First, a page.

Government likely to need bigger inducement to pull in mum and dad shareholders.
The Government will have to bump up the sweeteners to get enough mum and dad investors to buy into Meridian Energy to keep up its promised target of 85 per cent local ownership, an analyst says.
Treasury officials met local investment bankers yesterday and are expected to decide within the week on who will be the joint lead managers for Meridian.
Six groups are expected to bid for the deal with the contract to sell up to 49 per cent of the $6.58 billion company potentially worth more than $20 million in fees. The three joint lead managers for Mighty River Power earned up to $12.9 million in total for its partial sell-down including a bonus which is worth up to $4 million if the company meets certain targets. Fees for the brokers and banks involved were on top of that.
The Government has promised at least 85 per cent of Meridian will stay in local ownership but William Curtayne, senior analyst at Milford Asset Management, said it would require at least 170,000 retail investors to buy Meridian shares to match Mighty River's retail ownership.
Curtayne said one way to increase interest would be a boost to the bonus scheme. "A one for 10 would really get people excited."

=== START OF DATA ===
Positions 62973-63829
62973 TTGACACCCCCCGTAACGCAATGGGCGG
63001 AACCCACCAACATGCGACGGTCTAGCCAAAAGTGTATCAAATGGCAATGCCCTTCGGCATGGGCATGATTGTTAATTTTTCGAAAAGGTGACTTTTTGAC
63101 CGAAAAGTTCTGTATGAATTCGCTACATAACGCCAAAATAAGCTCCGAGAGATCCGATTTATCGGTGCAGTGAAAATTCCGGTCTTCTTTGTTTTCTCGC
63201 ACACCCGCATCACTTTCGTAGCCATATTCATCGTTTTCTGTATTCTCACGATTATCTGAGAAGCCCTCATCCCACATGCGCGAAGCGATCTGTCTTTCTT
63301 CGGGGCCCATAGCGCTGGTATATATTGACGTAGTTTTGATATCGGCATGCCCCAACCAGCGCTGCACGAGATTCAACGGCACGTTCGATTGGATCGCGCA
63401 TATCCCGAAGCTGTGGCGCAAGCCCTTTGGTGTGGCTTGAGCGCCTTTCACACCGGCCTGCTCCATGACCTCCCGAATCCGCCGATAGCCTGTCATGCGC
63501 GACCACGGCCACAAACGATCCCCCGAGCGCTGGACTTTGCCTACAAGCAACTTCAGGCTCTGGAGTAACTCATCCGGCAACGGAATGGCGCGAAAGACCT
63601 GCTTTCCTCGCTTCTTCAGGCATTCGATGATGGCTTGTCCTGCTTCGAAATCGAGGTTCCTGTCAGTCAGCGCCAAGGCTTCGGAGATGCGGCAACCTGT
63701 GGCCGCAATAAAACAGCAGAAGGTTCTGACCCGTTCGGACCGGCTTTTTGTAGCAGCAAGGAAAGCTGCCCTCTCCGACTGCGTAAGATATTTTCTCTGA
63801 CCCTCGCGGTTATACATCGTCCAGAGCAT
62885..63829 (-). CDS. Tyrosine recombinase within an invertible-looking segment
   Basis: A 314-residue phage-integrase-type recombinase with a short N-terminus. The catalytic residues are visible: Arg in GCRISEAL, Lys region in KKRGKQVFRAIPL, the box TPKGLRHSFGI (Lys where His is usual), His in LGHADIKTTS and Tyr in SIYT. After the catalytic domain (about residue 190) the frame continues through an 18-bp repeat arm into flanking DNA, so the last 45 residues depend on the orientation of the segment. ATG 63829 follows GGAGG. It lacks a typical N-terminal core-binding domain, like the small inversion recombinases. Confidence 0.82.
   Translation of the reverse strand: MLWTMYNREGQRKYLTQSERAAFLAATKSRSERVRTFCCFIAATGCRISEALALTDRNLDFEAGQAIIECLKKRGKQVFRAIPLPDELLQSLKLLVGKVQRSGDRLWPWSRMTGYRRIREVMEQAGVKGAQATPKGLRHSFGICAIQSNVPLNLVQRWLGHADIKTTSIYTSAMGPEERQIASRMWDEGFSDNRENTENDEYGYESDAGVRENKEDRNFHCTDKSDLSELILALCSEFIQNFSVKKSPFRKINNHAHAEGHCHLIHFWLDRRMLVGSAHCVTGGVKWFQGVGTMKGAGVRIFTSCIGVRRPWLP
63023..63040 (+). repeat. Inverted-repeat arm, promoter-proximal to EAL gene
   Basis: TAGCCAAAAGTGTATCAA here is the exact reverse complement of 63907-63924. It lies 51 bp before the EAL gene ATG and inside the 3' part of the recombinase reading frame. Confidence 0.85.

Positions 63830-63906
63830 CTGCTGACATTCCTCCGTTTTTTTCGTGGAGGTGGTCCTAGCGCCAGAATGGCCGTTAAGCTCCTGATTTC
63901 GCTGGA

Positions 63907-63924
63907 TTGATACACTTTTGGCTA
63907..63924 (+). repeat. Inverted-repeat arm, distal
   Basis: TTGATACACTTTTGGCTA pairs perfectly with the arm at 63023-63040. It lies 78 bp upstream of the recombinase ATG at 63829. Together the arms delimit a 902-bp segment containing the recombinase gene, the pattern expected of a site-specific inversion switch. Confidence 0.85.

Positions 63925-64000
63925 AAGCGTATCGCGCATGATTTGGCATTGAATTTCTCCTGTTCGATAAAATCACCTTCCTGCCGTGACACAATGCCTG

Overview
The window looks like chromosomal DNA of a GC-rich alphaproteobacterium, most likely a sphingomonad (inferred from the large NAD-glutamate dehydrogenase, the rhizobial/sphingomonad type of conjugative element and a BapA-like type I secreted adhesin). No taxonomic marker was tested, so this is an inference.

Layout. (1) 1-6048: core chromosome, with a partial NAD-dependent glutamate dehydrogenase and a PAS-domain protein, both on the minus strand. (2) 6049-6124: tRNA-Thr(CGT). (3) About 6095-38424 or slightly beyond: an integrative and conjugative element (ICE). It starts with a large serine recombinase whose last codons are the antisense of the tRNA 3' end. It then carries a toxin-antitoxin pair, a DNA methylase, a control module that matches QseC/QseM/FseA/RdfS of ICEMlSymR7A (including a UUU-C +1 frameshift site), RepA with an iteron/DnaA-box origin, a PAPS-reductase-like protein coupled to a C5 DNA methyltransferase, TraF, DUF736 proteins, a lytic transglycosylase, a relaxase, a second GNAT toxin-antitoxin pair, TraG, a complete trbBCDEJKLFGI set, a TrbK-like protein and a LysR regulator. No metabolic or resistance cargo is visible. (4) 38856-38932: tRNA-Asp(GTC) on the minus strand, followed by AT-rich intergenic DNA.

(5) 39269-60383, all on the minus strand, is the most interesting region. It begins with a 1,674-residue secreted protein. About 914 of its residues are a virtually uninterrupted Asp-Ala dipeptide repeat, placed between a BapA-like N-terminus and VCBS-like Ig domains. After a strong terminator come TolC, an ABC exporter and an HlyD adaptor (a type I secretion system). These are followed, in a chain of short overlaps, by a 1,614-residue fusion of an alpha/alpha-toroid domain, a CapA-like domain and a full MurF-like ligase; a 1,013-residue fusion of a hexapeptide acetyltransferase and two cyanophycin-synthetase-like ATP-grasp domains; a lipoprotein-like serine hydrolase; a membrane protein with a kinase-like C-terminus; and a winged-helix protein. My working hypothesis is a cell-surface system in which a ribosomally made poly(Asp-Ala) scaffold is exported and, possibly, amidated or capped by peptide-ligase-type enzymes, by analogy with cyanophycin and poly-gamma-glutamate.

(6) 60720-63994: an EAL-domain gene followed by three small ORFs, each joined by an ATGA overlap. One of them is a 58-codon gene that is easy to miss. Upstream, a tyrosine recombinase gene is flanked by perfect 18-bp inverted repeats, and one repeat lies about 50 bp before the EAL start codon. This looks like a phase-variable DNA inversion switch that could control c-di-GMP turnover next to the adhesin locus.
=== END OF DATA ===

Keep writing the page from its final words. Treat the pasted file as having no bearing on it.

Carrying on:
Mighty River's bonus scheme was one share for every 25 up to a maximum of 200 bonus shares if people held onto the shares for at least two years.
The scheme received a lukewarm response from the investment community with many saying it was not enough to entice people to buy.
Curtayne said another option was to split the share offer for Meridian in two and sell off the chunks separately with a three-month break in between. But he said this would add more costs and create an overhang on the share price as investors anticipated the second round.
Market commentators have pointed to the success of Mighty River's shares as a driver for attracting retail investors to Meridian.
But that may be a challenging prospect if yesterday's share performance was anything to go by. Mighty River shares dipped to $2.48 in late afternoon trading, falling below the $2.50 issue price. They closed on $2.49.
Brokers said it was not unusual for a stock to dip below its issue price in the initial phases.
But others suggested filling the retail demand for Meridian would not be that hard.
One source said some high net worth investors had not participated in the Mighty River offer because they believed they would not get enough stock to "make it worth it".
Analysts will be closely watching Meridian's full-year result, due in mid-August, for an indication on the performance and value of the company, which is widely expected to float in October.